Or was your search for a solution to the problem just as emotionally driven as any consumer purchase?
The ugly truth about B2B Copy: most of it assumes that organizations buy things.
But I’ve never heard of an organization getting on its computer, checking out a Website, filling out lead forms, or meeting with sales reps. The only people who do those things are, well, people.
And like all people, B2B customers generally trying to do one of two things:
- Trying to get what they want
- Trying to get away from (or avoid) a problem/pain in the butt that they don’t want
In either situation, emotions rule the day. And so does the context of the situation. This is where even decent B2B copy goes wrong by assuming only positive motivation from the buyer. The copy acts as if only proactive customers exist in the marketplace.
Apparently, whoever wrote the copy never lifted their head above the cubicle or observed much of the outside world. Yes, some people are aggressively proactive. But the majority? They’re usually moving away from pain, typically in the face of crisis. They get serious about fitness after a health scare or humiliating event. They avidly back-up computers after a hard drive failure. And so on.
And if you don’t think the same thing happens with organizations, you’re nuts; again, it’s people that are doing the buying, and as importantly, institutions generally have MORE neurosis than individuals, not less.
Here’s a few business examples of this same behavior:
- Sales results slide a bit, but aren’t really bad enough to push management into real action. They look around at some of their sales training and sales recruiting options, but sit on that information as long as times are moderately good. Then, when a competitor starts stealing away key accounts or the market starts shrinking it suddenly becomes time to buy sales training.
- A company’s e-mail hosting requirements grows increasingly more complex. The in-house hosting becomes shaky at best and the IT manager knows it should be outsourced. He takes a look at his outsourcing options, but he’s got about 10 other higher-priority items on his to-do list. He might putter along like this for a year before suffering, say, a 2-day e-mail outage. Now the IT manager/company is really in the market for outsourced exchange hosting.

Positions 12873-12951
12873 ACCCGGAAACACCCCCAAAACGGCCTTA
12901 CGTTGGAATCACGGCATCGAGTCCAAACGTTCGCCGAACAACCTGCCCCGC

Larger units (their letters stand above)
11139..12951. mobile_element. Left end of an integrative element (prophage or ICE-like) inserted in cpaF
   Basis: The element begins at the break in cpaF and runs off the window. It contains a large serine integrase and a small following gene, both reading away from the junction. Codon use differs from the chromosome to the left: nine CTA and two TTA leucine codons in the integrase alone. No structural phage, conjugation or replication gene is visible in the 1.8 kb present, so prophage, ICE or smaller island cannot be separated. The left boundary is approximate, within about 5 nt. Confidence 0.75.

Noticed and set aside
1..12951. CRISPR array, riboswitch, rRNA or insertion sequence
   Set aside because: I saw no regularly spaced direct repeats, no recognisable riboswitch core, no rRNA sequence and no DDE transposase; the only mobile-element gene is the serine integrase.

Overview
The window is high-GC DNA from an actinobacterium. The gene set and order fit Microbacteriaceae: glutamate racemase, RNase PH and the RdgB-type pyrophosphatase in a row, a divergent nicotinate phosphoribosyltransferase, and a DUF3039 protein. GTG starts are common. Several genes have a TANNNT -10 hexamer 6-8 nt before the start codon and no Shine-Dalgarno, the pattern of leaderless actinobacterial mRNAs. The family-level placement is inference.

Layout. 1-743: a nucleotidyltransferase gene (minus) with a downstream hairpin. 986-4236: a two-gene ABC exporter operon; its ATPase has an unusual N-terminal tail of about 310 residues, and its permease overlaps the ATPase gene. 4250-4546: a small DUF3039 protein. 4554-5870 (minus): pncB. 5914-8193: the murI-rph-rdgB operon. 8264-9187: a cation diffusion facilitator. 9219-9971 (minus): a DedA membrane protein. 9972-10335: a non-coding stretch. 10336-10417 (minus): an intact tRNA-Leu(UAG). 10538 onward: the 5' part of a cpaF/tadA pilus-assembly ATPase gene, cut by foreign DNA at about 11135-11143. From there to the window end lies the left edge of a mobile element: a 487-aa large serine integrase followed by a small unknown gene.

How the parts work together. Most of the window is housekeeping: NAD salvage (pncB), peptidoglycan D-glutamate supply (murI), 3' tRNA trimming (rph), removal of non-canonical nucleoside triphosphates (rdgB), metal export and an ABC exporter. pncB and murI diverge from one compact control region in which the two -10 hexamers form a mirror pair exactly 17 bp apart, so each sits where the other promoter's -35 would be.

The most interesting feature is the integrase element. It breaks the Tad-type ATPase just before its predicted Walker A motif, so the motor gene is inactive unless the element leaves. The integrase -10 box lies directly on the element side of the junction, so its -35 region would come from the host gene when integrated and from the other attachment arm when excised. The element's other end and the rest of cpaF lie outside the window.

Now here’s the deal: most companies involved with B2B and complex sales know (or at least the sales people know) exactly what their top 5 or so precipitating events are. Yet most B2B websites fail to address the negative buying emotions stemming from those precipitative events.
Last week I was invited to take part in a landing page critique by Bryan Eisenberg. My first question was, “what was the precipitating event?” And based on the answers to that one question, the copy was totally transformed.
In the space of a short half-hour call, the clients themselves were able to take copy that read like something a Perl script might spit to messaging that compelling addressed the real buying motivations of the visitor. Like magic.
You can do it too. Just ask yourself, what are your clients’ precipitating events? Ask your sales team if you need help.
Now go look at your Web copy while keeping those precipitating events clearly in mind.